A couple of weeks ago we suggested a customer headed for Italy (where rental car prices are the highest in Europe), who was convinced he needed a Fullsize wagon for his two-week, visit his local BMW and Mercedes dealers. In doing so he discovered that Premium category sedan (BMW 5-Series or similar) would work better for his party of five than the Fullsize Mercedes C-Class station wagon...and also saved him about $500.

Of course, that ever-present rental car phrase “or similar” means you can never be 100% certain.

Click for info about rental car passenger and luggage space.

I know little about the business of high-tech digital gear, but I can guess GPS makers such as Garmin and Tom-Tom are having a rough go. Increasingly, people use smartphones for guidance when on the move. For example, I no longer rely on my car's factory-installed GPS. iPhone's Google Maps app is easier to program, has much better maps, better guidance, and the destination can be changed by my wife while I'm driving (our car has to be stopped in order to request a new destination on the built-in GPS).

Depending on what it will cost for data while traveling in Europe, you might want to rely on your smartphone's Google Maps app. Another option is to buy a cheap, used GPS.

Whatever you decide, you will want to think long and hard about renting a GPS from a car rental company. They are expensive and don't always work. Rental fees range in price from about €5 to €21 per day. Some max out at €90 to €200 for a longer rental. And what you get isn't always the greatest. Rental devices are heavily used and we hear complaints they sometimes don't work properly. Most are multilingual but many renters find they are unable to set them to speak English. To rent a car whose price includes GPS, you will probably have to book more expensive fullsize or higher category cars. Few economy, compact or intermediate cars come with built-in GPS, and seldom is the price include in the overall rate.

The only problem with using Google Maps on a smartphone in Europe is the cost of international roaming. However, you can probably purchase an overseas data plan that will allow you to operate Google Maps while driving (prior to a recent European trip I paid AT&T $59 for a 300MB overseas data plan which, by being judicious, I didn't use half of).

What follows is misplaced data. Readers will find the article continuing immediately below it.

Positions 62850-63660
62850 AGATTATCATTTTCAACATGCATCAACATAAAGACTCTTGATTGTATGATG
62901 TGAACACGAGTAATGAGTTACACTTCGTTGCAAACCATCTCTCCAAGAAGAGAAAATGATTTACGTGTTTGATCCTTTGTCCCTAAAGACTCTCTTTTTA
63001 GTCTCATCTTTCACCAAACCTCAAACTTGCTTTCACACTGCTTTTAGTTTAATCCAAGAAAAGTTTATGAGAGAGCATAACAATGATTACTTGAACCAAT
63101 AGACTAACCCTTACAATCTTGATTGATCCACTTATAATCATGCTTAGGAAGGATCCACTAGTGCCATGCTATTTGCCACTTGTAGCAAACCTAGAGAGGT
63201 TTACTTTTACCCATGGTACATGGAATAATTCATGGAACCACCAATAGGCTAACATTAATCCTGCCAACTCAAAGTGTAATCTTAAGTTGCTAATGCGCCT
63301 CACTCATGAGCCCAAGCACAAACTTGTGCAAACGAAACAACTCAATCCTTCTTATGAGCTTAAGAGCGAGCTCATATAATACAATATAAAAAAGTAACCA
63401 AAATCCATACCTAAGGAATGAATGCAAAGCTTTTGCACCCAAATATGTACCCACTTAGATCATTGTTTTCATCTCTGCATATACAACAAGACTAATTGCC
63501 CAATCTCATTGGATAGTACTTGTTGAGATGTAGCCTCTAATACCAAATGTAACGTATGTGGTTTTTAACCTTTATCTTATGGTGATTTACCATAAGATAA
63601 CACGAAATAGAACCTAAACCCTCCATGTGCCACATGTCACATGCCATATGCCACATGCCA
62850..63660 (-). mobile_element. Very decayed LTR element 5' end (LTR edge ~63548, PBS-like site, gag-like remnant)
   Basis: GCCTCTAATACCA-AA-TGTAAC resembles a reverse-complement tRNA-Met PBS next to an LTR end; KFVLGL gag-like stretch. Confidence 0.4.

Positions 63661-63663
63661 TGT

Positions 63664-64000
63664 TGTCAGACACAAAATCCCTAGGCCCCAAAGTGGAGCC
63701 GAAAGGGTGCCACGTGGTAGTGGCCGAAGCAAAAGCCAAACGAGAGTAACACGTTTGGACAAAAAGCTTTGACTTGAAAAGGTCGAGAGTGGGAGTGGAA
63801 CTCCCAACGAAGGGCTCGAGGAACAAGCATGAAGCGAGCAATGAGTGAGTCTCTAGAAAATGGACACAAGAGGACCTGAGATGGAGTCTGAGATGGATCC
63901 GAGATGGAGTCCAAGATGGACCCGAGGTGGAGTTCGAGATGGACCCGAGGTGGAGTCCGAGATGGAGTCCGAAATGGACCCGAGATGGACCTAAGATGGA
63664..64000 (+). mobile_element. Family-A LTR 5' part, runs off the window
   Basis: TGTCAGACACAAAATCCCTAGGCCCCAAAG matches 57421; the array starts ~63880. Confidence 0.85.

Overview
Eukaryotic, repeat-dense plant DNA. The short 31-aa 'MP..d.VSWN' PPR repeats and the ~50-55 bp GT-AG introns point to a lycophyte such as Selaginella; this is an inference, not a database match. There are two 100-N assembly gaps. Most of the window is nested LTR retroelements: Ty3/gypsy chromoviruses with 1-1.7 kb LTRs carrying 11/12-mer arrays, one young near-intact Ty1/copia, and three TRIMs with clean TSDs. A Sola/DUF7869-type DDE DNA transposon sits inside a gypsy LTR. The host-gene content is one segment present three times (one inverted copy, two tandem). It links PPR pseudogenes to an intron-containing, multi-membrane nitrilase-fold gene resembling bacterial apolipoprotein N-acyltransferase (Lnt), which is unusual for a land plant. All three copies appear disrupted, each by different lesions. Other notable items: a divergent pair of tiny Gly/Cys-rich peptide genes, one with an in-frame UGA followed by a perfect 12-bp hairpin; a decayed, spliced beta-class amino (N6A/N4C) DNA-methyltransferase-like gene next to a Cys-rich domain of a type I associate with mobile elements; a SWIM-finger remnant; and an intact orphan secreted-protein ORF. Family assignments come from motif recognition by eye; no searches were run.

However, even if you disable data roaming entirely, you can still use Google Maps in a limited way. Before starting out on an auto trip, connect the phone to the Internet via WiFi at your hotel or a café. Next, set your departure and destination points and Google Maps will create the route. Once you are in your rental car, even though Google Maps won't have access to the Internet, it will continue to show your position along the route by using satellites and cell towers. It won't provide verbal directions and you can't change the route, but it will keep track of your progress.

Another alternative is buy a used portable GPS. Right now on eBay, you can purchase used devices that include Europe maps for as low as $40. A Garmin Nuvi 670 with Europe and North American maps, which a few years ago sold new for over $600 (I know, I bought one) has a bid price of $49.99 and 'buy now' price of $99.95. My Garmin 670 still works great but it sits in a drawer; Google maps on the iPhone is better and a lot handier.